The stereotypical image of attention-deficit/hyperactivity disorder (ADHD) is the raucous little boy who can’t sit still in the classroom and is a discipline problem at home. But counselors who commonly work with ADHD know that it can also manifest as a young girl who is seemingly always in her own world or an adult who…continue reading
The Counseling Connoisseur: Zen and the Art of Home Improvement: Learning to ACT
A look at Acceptance and Commitment Therapy (ACT) through the lens of a frustrating home improvement project.
Addressing ethical issues in treating client self-injury
Nonsuicidal self-injury is a complex and often misunderstood issue that may require counselors to reevaluate their assumptions and biases before providing safe and effective treatment.
Recent research on intuition in counseling sheds light on the existence of something that has historically been difficult to measure, further opening the door for expert counselors to discuss how ‘gut moments’ inform their work with clients.
Attention-deficit/hyperactivity disorder is no longer viewed strictly as a behavioral issue, but counselors are still being called on to help clients deal with lingering stigma and misperceptions while crafting strategies for more efficient functioning.
Thriving, not just surviving: Un milagro de Dios
While a significant amount of research exists on the deficits that can cause Latina adolescents to attempt suicide, a balanced amount of research is needed on the strengths that promote thriving, not just surviving in this community.
One meaning of intuition is “something that is known or understood without proof or evidence.” Given that definition, it’s not surprising that objectively studying and measuring a counselor’s intuition can be challenging. But that hasn’t stopped Jesse Fox from trying. In 2013, as part of research Fox was doing for his dissertation, he set out…continue reading
When you see Catherine Roland at a professional event, the number of lives she has touched throughout her career soon becomes clear. “You can go to any American Counseling Association conference, and when [Roland] walks down the hall, people are constantly stopping her, running up to her, hugging her. She’s left behind quite a trail…continue reading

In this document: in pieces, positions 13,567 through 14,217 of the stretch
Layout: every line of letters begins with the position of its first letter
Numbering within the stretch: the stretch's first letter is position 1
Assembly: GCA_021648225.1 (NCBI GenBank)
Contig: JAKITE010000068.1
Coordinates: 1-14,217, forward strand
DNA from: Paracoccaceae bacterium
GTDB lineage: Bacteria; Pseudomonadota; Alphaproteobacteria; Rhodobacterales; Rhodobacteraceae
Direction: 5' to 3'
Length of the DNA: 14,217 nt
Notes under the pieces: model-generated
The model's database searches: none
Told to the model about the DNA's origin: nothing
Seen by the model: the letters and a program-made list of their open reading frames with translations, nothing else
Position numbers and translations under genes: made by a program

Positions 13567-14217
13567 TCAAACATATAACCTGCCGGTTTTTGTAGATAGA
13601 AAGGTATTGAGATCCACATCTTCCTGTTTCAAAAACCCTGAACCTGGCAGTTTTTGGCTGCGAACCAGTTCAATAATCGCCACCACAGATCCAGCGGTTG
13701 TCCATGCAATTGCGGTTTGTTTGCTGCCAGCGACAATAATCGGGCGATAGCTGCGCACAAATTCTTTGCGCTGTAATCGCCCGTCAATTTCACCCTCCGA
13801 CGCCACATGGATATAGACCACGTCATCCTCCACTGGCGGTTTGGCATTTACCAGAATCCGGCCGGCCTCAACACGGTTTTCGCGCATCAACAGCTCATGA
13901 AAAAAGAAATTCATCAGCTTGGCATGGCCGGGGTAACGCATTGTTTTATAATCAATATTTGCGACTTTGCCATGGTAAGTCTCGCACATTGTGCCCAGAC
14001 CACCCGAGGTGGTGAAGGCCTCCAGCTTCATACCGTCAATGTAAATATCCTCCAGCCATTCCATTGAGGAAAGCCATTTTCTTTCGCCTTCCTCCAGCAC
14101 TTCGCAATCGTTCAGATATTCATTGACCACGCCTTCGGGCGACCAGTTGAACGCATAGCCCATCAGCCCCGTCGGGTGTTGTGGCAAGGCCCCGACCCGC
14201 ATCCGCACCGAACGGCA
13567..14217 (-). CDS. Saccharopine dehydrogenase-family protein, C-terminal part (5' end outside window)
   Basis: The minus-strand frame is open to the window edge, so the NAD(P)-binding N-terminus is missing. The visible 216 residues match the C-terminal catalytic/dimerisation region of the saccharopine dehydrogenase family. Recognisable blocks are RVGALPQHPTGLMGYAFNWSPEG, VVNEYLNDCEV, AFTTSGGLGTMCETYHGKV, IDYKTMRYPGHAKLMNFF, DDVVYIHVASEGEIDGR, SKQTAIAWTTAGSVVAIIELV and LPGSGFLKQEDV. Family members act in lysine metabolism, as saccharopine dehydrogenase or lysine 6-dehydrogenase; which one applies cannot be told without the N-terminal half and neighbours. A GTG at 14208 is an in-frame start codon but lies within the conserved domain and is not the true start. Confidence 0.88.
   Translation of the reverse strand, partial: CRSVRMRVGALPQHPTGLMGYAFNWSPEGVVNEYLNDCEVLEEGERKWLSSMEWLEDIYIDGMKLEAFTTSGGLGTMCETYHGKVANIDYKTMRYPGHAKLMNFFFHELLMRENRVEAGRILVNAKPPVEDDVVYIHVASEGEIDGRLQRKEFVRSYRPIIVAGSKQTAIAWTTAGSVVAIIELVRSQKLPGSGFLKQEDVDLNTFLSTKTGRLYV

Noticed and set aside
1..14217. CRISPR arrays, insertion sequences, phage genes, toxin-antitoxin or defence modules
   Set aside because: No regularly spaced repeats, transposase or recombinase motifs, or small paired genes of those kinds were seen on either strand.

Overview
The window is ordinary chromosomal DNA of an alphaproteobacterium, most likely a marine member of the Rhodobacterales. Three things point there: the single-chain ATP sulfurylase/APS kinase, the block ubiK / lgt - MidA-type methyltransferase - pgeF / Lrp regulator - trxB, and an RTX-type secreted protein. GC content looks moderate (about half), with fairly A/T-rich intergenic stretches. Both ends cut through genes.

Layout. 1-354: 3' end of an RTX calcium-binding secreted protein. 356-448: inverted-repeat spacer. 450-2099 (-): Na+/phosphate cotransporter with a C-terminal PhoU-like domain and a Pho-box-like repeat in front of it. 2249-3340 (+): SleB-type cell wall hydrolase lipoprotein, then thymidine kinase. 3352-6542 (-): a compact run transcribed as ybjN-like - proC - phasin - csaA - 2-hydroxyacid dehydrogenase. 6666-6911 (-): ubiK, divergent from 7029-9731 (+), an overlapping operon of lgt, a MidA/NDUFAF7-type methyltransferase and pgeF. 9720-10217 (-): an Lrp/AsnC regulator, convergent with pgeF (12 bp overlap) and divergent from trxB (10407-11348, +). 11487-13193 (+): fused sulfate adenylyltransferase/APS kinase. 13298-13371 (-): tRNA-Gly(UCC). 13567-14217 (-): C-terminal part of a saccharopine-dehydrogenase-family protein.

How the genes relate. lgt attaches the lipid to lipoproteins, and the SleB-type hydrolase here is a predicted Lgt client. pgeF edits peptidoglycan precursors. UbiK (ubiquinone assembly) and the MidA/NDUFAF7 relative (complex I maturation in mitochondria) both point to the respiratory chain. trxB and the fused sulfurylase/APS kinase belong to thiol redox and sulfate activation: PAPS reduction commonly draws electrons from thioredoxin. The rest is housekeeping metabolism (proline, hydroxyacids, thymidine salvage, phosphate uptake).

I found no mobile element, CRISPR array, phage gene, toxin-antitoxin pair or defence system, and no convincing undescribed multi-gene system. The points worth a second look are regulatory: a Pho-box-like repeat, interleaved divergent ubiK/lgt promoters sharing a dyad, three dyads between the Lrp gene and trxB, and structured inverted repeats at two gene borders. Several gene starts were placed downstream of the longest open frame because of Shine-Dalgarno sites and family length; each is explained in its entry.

There’s no denying that telehealth is quickly growing in use as a medium for delivering counseling services. (Read my previous article on the ins and outs, ethics and legalities of telehealth at tameyourpractice.com/telehealth.) Although most of the focus is on the use of synchronous video, other modalities are growing in popularity too. Recently, I had…continue reading
“When you catch yourself slipping into a pool of negativity, notice how it derives from nothing other than resistance to the current situation.” ― Donna Quesada, Buddha in the Classroom: Zen Wisdom to Inspire Teachers I recently took on several home improvement projects. With a contractor hired, my home became a construction site for…continue reading
“Catalina” (pseudonym used to protect the identity of the individual being interviewed) is not your typical medical student. Young, Dominicana and the first generation of her family born in the United States, she shoves her clothes into a washing machine in her apartment complex. Graciously, she answers questions about an epidemic in the Latina community:…continue reading
As professional counselors, we enter this field with a desire to understand and help others. There comes a time in every counselor’s career, however, when intellectual understanding is overpowered by the need for empathic understanding. This is particularly true when counselors work with clients who intentionally cut, burn, scratch, hit or otherwise injure themselves. Jennifer Muehlenkamp and…continue reading
The United States is going through a rapid demographic shift unlike anything it has ever experienced. Approximately 10,000 Americans are turning 65 every day. Meanwhile, the average life span in the United States has increased to approximately 81 years for women and 76 years for men, with a significant number of people living well beyond…continue reading
I had been working with “Alex,” an 8-year-old boy diagnosed with attention-deficit/hyperactivity disorder, for longer than six months. His hyperactivity had become a major problem at school, and much of our clinical focus had been on managing behavior in the school environment. Each week, Mrs. T, his mother, who drove almost three hours to bring Alex…continue reading
Picturing brain chemistry can be something like picturing a hurricane. Although we can imagine bad weather, it is difficult to imagine changing that weather. But Stephen Porges’ polyvagal theory gives counselors a useful picture of the nervous system that can guide us in our efforts to help clients. Porges’ polyvagal theory developed out of his…continue reading